Smart defence: a call for further NATO integration

The establishment of the EU in 1993 marked a major step towards greater European integration. In the wake of the 2008 Financial Crisis and the ongoing European Debt Crisis, EU nations have more than ever been constrained by dwindling fiscal budgets for military spending. As a means of greater fiscal consolidation, NATO nations must seek greater integration of their defence capabilities to avoid unnecessary duplication and cost overruns.

In a world where there is increasingly fragmented power, NATO is no longer facing the imminent threats it faced during the Cold War. The fall of the Soviet Union marked a transition from mass-scale warfare through the Fulda Pass to more localized conflicts. The interconnected nature of the global economy means that it is very unlikely that NATO will face a similar threat like it did with the Soviet Union. It is time for NATO to adapt to evolving threats it is currently facing and its tighter fiscal situation.
Instead of the replication of capabilities by individual nations, it is far more cost efficient for countries to specialize on their own areas of immediate need and skillsets. For instance, Bulgaria which is largely landlocked and has only naval access through the Black Sea contributed a frigate to the Libyan naval blockade in early 2011. It can be argued that given its geographic location and the small scale of its existent navy, that it would be far more cost efficient for Bulgaria to allocate its defence budget to more tangible ground forces. Bulgaria’s navy is a clear example of unnecessary defence expenditure in outdated equipment which would not standup to threats faced by more advanced adversaries. A more pertinent example of deadweight loss in defence spending is in Greece, whose Elli Class frigates do not have the capabilities possessed by the more advanced frigates of the English and French navies. It is unlikely that the naval capabilities of Greece or Bulgaria would be able to confront the threats faced by more advanced adversaries. The examples outlined above demonstrate that such capabilities are no more useful than to maintain a false sense of strategic security for a nation.

Specialisation of capabilities is very necessary given the tighter budget constraints faced by NATO members in the ongoing European Financial Crisis. In order for NATO members to move away from a diverse set of capabilities there must be agreements set in place for members to specialize and deploy their capabilities in a regional role. For instance, in order for Greece to scale back its outdated navy, a larger NATO member such as France may have to step in to guarantee regional protection for the Mediterranean. NATO members must familiarize themselves to the concept of a regional defence network as opposed to a defence limited by a member nation’s boundary. In giving up some capabilities, member states will become more tightly integrated given the need to coordinate different military assets in a regional defence scheme.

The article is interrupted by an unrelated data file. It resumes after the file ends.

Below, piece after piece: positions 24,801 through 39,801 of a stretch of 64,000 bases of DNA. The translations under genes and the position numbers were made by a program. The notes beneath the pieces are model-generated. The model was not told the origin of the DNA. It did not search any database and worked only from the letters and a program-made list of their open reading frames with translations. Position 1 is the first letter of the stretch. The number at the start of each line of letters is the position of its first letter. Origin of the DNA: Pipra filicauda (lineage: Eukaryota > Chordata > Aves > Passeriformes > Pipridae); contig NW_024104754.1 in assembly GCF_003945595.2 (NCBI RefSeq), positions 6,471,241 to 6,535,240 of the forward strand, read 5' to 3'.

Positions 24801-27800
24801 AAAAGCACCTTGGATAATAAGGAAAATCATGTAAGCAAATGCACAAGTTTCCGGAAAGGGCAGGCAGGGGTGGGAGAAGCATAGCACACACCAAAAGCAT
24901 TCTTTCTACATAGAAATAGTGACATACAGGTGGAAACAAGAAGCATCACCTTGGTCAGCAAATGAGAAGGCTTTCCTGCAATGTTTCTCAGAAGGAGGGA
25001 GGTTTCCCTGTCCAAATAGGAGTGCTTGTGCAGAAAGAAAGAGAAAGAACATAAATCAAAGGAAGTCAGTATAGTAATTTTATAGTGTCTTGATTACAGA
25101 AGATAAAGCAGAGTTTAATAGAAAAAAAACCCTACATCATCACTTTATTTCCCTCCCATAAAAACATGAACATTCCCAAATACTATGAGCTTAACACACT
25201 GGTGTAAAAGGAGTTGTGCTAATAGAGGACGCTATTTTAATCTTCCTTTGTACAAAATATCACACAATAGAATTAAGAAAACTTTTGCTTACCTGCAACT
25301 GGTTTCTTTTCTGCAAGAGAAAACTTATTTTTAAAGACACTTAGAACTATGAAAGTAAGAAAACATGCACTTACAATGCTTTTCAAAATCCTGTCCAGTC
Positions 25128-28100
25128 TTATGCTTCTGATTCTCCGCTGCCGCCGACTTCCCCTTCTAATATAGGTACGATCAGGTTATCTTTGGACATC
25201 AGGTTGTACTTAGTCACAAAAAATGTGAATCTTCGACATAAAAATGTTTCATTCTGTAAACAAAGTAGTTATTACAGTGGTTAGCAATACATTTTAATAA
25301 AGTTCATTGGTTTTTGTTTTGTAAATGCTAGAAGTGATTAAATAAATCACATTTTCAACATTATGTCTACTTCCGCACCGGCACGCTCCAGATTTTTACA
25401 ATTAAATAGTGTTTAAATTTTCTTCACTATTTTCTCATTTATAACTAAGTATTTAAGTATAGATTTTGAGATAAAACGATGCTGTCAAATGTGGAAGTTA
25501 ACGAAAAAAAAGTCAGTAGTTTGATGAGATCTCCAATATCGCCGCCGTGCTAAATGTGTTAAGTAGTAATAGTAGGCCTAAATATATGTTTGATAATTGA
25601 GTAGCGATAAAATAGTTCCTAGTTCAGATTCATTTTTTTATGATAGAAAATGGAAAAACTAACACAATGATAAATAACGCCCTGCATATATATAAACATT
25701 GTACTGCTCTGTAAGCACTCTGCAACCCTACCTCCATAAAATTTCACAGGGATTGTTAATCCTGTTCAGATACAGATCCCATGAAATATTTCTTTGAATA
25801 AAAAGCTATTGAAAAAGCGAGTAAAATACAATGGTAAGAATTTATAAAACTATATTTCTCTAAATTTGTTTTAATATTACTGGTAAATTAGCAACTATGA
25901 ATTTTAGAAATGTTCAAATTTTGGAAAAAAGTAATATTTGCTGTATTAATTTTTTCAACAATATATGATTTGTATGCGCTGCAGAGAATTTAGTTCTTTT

In order for a regional defence system to be coordinated, a follow on action must be a more uniform adoption of military equipment. In the past, the introduction of the NATO 5.56mm round marked a great step forward in unifying ammunition on the battlefield. More of such integration is necessary with other military capabilities such as fighter jets and ground forces. The joint development of the Eurofighter was another great development in further integration, but member states still possess different fighters in their existing fleets which make munitions sharing difficult for a truly regional defence network to be set up. Though there are economic arguments for defence manufacturers to come up with their own designs such as the French Rafale, more collaboration and joint ventures would forego this need to develop off the shelf designs as a revenue source. A broad mandate for the common adoption of newly developed fighters through defence contractor joint ventures would one allow better integration of munitions sharing and refueling capabilities. Secondly, the purchase of NATO produced equipment would keep more spending circulating amongst EU defence contractors. A notable example of defence outflows was with the Danish and Dutch purchase of F-16 fighters. Further integration will require clear mandates for NATO members to adopt common equipment such as the Eurofighter when they replace their existing aircraft fleet. Similar strategies can be implemented with ground vehicles.

In conclusion, greater NATO integration requires the establishment of a regional defence mindset. Member states must be willing to retire capabilities that are no longer competitive and specialize in areas of their strength. Secondly, there must be more joint NATO developed weapon systems and mandated adoption for member states as they begin to rollover their older military hardware. These measures will ensure a more effective NATO force in these lean times, whilst also promoting further integration and peace across the region.

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